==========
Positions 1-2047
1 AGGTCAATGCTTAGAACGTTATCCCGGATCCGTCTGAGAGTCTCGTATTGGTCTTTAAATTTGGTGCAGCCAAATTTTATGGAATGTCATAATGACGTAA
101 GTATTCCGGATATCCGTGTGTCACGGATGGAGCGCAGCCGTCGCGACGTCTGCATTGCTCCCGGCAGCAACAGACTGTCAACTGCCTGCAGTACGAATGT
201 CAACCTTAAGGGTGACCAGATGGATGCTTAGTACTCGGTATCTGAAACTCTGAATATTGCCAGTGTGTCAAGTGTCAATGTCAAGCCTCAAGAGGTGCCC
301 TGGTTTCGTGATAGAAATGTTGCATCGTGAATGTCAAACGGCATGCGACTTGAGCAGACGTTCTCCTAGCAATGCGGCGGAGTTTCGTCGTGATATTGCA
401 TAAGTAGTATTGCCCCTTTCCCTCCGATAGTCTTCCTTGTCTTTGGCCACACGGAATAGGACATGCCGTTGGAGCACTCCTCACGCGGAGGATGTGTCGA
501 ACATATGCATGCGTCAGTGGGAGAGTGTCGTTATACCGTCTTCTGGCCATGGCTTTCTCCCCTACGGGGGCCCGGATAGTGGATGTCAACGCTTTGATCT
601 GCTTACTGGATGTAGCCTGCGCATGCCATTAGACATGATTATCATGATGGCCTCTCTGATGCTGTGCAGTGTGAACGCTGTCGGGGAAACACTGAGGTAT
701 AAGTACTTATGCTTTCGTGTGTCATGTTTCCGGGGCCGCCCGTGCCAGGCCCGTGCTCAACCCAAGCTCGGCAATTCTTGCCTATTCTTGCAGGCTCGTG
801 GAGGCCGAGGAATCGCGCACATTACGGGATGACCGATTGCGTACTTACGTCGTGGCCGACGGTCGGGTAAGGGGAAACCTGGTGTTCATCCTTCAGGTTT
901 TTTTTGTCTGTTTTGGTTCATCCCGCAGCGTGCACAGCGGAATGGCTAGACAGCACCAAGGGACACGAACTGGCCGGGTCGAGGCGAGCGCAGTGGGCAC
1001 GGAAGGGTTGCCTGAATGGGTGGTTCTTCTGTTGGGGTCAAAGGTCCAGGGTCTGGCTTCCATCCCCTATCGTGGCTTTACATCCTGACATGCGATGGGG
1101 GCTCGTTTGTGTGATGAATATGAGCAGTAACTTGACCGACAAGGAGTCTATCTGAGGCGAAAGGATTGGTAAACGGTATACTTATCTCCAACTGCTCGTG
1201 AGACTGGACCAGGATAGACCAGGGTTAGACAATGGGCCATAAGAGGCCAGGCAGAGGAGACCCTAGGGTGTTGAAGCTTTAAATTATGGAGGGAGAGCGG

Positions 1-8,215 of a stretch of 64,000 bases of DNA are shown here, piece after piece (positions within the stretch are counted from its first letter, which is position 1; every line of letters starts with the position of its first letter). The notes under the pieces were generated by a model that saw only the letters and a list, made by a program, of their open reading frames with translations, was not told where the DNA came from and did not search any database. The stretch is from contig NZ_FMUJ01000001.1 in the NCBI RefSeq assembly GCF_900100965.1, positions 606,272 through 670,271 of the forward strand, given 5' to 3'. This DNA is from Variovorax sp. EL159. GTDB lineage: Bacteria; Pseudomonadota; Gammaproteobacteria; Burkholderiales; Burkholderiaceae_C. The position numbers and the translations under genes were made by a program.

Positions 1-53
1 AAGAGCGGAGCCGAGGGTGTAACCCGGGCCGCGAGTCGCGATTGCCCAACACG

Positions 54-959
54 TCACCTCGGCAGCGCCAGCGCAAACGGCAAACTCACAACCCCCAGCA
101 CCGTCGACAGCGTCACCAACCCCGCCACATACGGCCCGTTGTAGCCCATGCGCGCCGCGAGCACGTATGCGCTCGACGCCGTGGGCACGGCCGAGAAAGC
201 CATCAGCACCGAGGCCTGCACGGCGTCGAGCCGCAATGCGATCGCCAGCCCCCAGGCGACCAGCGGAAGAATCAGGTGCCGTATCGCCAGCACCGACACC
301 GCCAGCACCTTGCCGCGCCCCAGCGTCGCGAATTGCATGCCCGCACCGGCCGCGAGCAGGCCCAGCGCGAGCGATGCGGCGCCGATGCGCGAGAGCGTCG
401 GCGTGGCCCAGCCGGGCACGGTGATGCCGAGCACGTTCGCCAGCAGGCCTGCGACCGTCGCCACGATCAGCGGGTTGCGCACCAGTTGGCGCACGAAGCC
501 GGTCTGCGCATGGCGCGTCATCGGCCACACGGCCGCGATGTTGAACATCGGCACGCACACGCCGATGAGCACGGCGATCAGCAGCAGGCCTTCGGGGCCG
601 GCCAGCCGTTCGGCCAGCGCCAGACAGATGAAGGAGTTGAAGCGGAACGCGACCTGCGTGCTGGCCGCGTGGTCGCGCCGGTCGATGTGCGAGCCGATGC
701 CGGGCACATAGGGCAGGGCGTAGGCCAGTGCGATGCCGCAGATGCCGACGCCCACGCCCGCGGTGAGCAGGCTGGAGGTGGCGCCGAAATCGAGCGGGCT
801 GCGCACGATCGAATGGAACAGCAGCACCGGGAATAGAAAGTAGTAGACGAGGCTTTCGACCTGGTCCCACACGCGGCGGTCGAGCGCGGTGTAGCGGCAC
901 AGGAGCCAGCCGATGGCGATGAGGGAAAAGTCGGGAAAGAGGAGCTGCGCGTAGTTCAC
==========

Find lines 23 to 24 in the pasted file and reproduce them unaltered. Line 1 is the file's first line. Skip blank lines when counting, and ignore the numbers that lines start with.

401 GCGTGGCCCAGCCGGGCACGGTGATGCCGAGCACGTTCGCCAGCAGGCCTGCGACCGTCGCCACGATCAGCGGGTTGCGCACCAGTTGGCGCACGAAGCC
501 GGTCTGCGCATGGCGCGTCATCGGCCACACGGCCGCGATGTTGAACATCGGCACGCACACGCCGATGAGCACGGCGATCAGCAGCAGGCCTTCGGGGCCG